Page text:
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Even as they bask in the warm glow of high market valuations, companies like Facebook and Twitter are raising concerns that, barely ten years later, we are letting ourselves in for yet another technology bubble.
The companies that are leading a nearly revolutionary change in the way we use the Internet have a few things in common. For one, these companies are young: Facebook was established in 2004, Twitter in 2006, and Groupon as recently as 2008.
Then -- and perhaps most importantly -- they are outstanding examples of Web 2.0: stunning new ways to exploit the same old Internet; "under the surface" business models that defy conventional wisdom. A Web site that doesn't do much more than allow people to put up their personal details -- blasphemy -- for everyone to see. A service that merely lets people send -- and sign up for -- short messages. And one that will send consumers a different coupon every day (yawn), but only if sufficient consumers are interested.
One last thing: These sites would quite likely be dead in the water without the explosion of mobile computing. They bank -- quite literally -- on ordinary folks like you and me growing increasingly accustomed to living our lives on the go, using our mobile devices to buy things, stay informed and generally share our lives with the world at large.
There's no denying that it's their time in the sun, and now they want to capitalize on the opportunity -- again, quite literally. They are all headed to the capital markets where a warm welcome awaits them in the form of unprecedented market valuation, whether realized through an eagerly anticipated public offering (like Groupon, Twitter and LinkedIn) or enthusiastic private placement (like Facebook).
But there are murmurs of concern over their high valuation, and questions are being raised about the potential domino effect on other Web 2.0 ventures that might also vie for their slice of the capital pie -- but without the dominant position or established presence that these few companies have.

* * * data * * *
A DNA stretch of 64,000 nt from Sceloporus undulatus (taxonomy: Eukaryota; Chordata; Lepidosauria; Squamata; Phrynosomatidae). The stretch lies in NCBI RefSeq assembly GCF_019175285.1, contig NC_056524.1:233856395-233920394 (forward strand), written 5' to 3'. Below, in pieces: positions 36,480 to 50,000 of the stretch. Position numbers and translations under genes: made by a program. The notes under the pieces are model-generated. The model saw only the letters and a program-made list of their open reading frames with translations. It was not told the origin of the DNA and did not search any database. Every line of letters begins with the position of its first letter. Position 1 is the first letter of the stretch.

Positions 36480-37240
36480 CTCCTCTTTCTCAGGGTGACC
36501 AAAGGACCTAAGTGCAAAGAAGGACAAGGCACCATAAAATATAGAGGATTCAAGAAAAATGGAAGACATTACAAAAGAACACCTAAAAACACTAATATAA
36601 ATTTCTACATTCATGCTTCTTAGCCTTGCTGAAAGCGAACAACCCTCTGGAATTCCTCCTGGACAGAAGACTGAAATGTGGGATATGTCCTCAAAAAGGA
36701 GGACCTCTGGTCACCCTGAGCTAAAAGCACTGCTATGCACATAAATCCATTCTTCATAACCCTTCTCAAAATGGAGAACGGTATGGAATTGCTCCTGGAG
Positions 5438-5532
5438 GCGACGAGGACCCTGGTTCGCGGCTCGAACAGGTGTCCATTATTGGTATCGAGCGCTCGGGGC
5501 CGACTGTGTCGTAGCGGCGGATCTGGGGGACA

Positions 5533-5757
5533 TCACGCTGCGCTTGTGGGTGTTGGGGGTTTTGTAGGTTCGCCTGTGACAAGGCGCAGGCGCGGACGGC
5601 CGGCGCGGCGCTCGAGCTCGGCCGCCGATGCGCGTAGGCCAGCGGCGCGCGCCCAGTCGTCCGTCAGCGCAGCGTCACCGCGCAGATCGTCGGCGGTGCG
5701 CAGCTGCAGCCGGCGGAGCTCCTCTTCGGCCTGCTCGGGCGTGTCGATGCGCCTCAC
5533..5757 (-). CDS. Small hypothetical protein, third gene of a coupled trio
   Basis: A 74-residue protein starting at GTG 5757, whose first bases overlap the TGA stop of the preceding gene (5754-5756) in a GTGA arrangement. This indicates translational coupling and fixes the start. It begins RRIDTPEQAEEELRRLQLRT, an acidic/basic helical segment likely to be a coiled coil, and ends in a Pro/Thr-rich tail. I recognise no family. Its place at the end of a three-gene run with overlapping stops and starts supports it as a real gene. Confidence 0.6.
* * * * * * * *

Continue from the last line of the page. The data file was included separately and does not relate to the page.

Goldman Sachs, which is helping Facebook raise finance through private equity placement, has valued Facebook at a "vertigo-inducing price,"as a New York Times writer put it, of $50 billion. At revenues of about $1.2 billion last year, this sets Facebook's valuation at about 25 times its revenue. In comparison, reports Reuter, Google is valued at merely nine times its revenue, and Amazon even less. The placement also values Facebook higher than companies like ebay and Time Warner.
Using another metric, Facebook still looks overvalued: it generated $4 of revenue per user, which compares poorly compared with Yahoo ($8 per user) and especially Google ($24 per user).
Facebook is on a hot streak, which might justify its enthusiastic reception in the capital markets: It recently passed Google as the most visited Web site in the United States. But what about other Internet 2.0 vanguards like Twitter and Groupon, which have estimated valuations at close to $4 billion and $8 billion respectively? Or LinkedIn, which is planning to go public this year? Or internet gaming firm Zynga, which by one measure exceeded established leader Electronic Arts in market valuation?
The key question is, do these (and other such) companies have a sustainable business model, or will they turn out to be avatars of WebVan, the online grocer that generated huge attention and capital valuation in the 1990s, and then went down flaming in an exemplary fashion?
While some observers are cautioning against market machinations and "irrational exuberance" (that over-used phrase), others have a different take: It would be a mistake to measure a company like Facebook by conventional yardsticks. Social computing pioneers like Facebook and Twitter, says one venture capitalist, should be viewed in terms of their business-transforming potential and their ability to leverage the social network fabric.
In other words, these companies stand alone. They are blazing a trail that leaves others in the dust. To measure these companies using conventional metrics -- and against conventional business models -- would be incorrect.
Pretty much what they told us about WebVan back then.